Metcalf’s Inclusive Local Economies program was created to improve the economic livelihoods of low-income people in Toronto. Now four years into the program, Metcalf and our community of grantees have tested several new approaches and identified important strategies and areas of focus.
On April 20th, many of these organizations and leaders came together for the second Inclusive Local Economies Symposium: a day of panel discussions, breakout conversations, and activities designed to further strengthen connections and encourage collaboration within the sector.
Inclusive Local Economies Program Director Adriana Beemans began the day by sharing her insights from Metcalf’s Resilient Neighbourhood Economies (RNE) pilot. The project was a three-year undertaking which sought to create economic opportunities in two low-income Toronto neighbourhoods. Beemans talked about how the RNE pilot underscored the importance of collaboration among stakeholders, given that the sector’s work is complex and strategies need to shift with the evolving policy landscape. Beemans explained that the symposium was designed to foster this critical sharing, learning, and collaboration.
“We want to ensure that we are investing in connections, capacity building, and collaborations capable of making systemic change.”— Adriana Beemans
Work, Equity, and Systems Change
In the first panel discussion, Reza Ahmadi of the John Howard Society of Ontario, Danielle Olsen of the Hospitality Workers Training Centre, Deena Ladd of the Worker’s Action Centre, and Maya Roy of Newcomer Women’s Services Toronto discussed how equity informs their work.
Ladd, Olsen, and Roy spoke to the precarious nature of the contemporary workplace, in which traditional employment standards are quickly eroding. Roy explained how newcomer women are often forced to transition from conventional employment in the garment industry to at-home piecework. Olsen discussed the importance of improving job quality for seasonal, part-time workers within the hospitality sector, while Ahmadi shared how his organization is working with employers to challenge the persistent biases that can prevent individuals with criminal records from even getting a job interview.
Panelists stressed the need to partner with employers and policy makers to ensure that equitable workplace standards are upheld. Ladd encouraged organizations to put the knowledge and expertise of workers at the centre of their advocacy efforts, especially with the Ontario government’s pending Changing Workplaces Review.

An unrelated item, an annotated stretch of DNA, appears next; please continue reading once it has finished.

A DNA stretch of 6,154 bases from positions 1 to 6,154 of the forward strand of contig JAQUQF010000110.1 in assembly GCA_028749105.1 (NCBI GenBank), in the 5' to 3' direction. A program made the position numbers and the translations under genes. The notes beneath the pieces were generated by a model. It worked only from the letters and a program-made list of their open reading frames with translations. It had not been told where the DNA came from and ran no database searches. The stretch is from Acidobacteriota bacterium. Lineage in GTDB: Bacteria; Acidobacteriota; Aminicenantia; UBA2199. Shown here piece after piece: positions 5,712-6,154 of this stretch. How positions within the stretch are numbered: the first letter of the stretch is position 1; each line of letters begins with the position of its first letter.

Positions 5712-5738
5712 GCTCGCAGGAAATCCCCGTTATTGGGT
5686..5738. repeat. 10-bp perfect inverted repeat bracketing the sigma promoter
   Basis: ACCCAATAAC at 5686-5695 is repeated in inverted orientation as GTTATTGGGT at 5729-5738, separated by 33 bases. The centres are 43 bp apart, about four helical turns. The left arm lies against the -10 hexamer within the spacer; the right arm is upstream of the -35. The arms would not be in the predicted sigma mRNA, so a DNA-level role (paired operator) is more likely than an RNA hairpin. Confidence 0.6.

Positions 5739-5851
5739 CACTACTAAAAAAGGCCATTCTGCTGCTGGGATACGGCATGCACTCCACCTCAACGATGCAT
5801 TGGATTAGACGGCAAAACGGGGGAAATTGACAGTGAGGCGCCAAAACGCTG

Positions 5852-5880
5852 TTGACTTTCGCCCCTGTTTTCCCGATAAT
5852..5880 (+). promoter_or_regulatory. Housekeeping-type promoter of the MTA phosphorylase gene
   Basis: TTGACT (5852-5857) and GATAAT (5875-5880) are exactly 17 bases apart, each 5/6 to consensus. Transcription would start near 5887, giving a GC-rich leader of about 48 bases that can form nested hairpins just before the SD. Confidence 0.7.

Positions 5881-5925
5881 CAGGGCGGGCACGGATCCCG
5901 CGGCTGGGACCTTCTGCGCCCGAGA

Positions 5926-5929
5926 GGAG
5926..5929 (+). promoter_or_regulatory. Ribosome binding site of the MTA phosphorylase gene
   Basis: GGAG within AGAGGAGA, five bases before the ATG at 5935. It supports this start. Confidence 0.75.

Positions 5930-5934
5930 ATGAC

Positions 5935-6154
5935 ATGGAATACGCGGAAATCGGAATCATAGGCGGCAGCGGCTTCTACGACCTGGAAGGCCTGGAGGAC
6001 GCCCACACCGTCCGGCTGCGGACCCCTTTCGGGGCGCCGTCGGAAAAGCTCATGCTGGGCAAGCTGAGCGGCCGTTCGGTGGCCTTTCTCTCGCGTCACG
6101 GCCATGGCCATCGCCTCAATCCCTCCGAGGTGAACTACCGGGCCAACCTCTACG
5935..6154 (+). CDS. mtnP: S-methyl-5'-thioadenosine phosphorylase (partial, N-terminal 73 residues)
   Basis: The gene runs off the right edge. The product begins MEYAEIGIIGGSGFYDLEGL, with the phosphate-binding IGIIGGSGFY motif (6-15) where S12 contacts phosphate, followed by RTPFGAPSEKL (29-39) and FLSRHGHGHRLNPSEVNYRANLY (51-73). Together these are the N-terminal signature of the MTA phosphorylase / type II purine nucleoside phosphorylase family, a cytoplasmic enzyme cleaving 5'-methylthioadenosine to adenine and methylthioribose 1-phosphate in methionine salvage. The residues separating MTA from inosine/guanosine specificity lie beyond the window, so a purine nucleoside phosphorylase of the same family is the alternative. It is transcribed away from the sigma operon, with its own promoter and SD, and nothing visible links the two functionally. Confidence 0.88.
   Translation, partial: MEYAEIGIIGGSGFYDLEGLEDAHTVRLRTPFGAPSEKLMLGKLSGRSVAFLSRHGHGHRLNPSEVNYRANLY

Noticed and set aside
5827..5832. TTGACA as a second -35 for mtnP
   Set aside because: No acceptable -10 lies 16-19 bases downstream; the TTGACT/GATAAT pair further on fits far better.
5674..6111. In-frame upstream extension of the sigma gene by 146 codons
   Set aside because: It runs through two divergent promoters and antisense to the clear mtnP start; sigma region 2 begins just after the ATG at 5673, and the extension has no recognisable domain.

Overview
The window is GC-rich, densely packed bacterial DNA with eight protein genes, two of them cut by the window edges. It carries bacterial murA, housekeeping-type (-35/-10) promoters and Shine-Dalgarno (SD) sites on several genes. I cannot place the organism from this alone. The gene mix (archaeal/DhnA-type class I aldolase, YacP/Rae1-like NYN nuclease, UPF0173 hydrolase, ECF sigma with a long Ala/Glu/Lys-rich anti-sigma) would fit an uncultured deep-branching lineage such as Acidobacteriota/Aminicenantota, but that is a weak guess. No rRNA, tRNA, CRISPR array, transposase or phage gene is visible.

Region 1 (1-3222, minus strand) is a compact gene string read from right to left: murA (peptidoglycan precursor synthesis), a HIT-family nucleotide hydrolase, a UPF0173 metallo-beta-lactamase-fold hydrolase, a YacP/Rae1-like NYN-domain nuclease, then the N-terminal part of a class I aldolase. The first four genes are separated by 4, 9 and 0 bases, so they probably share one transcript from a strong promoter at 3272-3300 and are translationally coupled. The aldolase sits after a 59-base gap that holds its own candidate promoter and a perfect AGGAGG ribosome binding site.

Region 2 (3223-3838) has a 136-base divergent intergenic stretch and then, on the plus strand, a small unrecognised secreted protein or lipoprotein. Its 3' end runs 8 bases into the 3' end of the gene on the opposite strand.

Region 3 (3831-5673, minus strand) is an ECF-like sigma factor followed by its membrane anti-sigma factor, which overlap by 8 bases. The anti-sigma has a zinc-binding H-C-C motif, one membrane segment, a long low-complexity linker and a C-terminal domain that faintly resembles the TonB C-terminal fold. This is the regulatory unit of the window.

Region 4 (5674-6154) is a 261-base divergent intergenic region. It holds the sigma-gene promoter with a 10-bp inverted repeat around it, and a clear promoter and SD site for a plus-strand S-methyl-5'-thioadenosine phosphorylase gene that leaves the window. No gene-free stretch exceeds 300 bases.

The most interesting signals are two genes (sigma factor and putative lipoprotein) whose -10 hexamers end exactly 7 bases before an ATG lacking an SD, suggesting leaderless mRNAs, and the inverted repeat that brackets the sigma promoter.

How do you engage with workers who are directly impacted by bad jobs? How can their passion, their leadership, and their experience drive the movement for decent work?”— Deena Ladd
Enthonography: A Way for the Sector to Test its Assumptions
Metcalf Innovation Fellow Sarah Schulman’s organization InWithForward recently completed a six-month residency with West Neighbourhood House (WNH) in which researchers spent large amounts of unstructured time with visitors to WNH’s drop-in program. InWithForward undertook their project without explicit goals or expectations in order to shed the ingrained assumptions that shape traditional data collection methods. Using their rich array of ethnographic data, the group now intends to identify more effective and supportive strategies grounded in the lived experiences of individual drop-in service users.
In her keynote speech, Schulman shared the theories and methods behind her approach to data and evidence collection. She challenged symposium attendees to examine their assumptions when designing services for their clients, and to view systems change as the compilation of many smaller interventions tested within equitable relationships between professional and clients.
“How do you know what you know, and how do you find out what you don’t know? What separates opinion from actual knowledge?”— Sarah Schulman
Place, Scale, and System Change
The second panel discussion was moderated by Rachel Gray, Executive Director of the Stop Community Food Centre. Kuni Kamizaki of Parkdale Activity & Recreation Centre, Mona ElSayeh of Access Community Capital Fund, Steve Shalhorn of Toronto Community Benefits Network, and Peter Frampton of the Learning Enrichment Foundation spoke about the crucial value of partnerships — both internally, within organizations, and externally across groups. While their “places” range from a single neighbourhood to the policies of the City of Toronto, all agreed that deepening collaborations within their particular level of scale is necessary to improving their impact, and that advocating for systemic change requires innovative thinking.
“Admitting that many systems are broken is giving us the freedom to act differently and test new approaches.”— Peter Frampton
Photo Gallery from the Symposium
We look forward to sharing videos from the panel discussions and from Sarah Schulman’s keynote in the near future.